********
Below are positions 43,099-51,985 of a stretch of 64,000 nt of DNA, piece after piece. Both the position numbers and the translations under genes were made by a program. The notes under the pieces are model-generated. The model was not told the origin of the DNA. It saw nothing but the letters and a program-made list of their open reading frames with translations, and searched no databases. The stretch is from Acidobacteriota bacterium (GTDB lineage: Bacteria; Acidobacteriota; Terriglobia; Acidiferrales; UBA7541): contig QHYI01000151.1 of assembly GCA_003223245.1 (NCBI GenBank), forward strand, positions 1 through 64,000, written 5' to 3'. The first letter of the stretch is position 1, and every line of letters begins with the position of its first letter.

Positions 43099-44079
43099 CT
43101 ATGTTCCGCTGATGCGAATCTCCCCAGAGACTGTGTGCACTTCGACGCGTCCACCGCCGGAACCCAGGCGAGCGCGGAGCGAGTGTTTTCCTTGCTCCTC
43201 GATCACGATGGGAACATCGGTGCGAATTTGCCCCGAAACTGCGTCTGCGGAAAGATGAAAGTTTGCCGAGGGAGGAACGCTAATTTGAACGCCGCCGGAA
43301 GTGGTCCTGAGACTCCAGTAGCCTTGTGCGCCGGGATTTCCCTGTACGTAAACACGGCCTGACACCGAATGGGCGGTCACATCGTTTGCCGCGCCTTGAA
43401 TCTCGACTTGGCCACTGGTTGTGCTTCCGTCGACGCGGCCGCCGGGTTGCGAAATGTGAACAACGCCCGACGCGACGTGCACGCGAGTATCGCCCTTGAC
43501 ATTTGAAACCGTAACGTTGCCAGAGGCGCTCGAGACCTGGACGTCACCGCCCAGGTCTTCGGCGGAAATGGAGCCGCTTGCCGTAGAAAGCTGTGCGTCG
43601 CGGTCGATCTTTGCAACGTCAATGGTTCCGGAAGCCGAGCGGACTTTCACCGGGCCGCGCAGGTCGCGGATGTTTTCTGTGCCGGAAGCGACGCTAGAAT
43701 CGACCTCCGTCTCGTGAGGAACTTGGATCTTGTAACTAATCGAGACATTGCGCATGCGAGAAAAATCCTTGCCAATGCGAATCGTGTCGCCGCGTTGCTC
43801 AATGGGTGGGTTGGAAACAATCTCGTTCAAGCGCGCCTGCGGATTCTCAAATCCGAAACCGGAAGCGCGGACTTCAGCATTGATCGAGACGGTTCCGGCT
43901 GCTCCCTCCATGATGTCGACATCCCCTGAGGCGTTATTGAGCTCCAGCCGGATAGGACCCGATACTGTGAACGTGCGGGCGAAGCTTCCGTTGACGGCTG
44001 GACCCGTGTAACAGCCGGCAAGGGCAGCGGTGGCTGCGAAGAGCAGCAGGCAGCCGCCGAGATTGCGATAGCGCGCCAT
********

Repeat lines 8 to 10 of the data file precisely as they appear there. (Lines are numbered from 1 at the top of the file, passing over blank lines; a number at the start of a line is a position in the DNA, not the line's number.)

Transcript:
43501 ATTTGAAACCGTAACGTTGCCAGAGGCGCTCGAGACCTGGACGTCACCGCCCAGGTCTTCGGCGGAAATGGAGCCGCTTGCCGTAGAAAGCTGTGCGTCG
43601 CGGTCGATCTTTGCAACGTCAATGGTTCCGGAAGCCGAGCGGACTTTCACCGGGCCGCGCAGGTCGCGGATGTTTTCTGTGCCGGAAGCGACGCTAGAAT
43701 CGACCTCCGTCTCGTGAGGAACTTGGATCTTGTAACTAATCGAGACATTGCGCATGCGAGAAAAATCCTTGCCAATGCGAATCGTGTCGCCGCGTTGCTC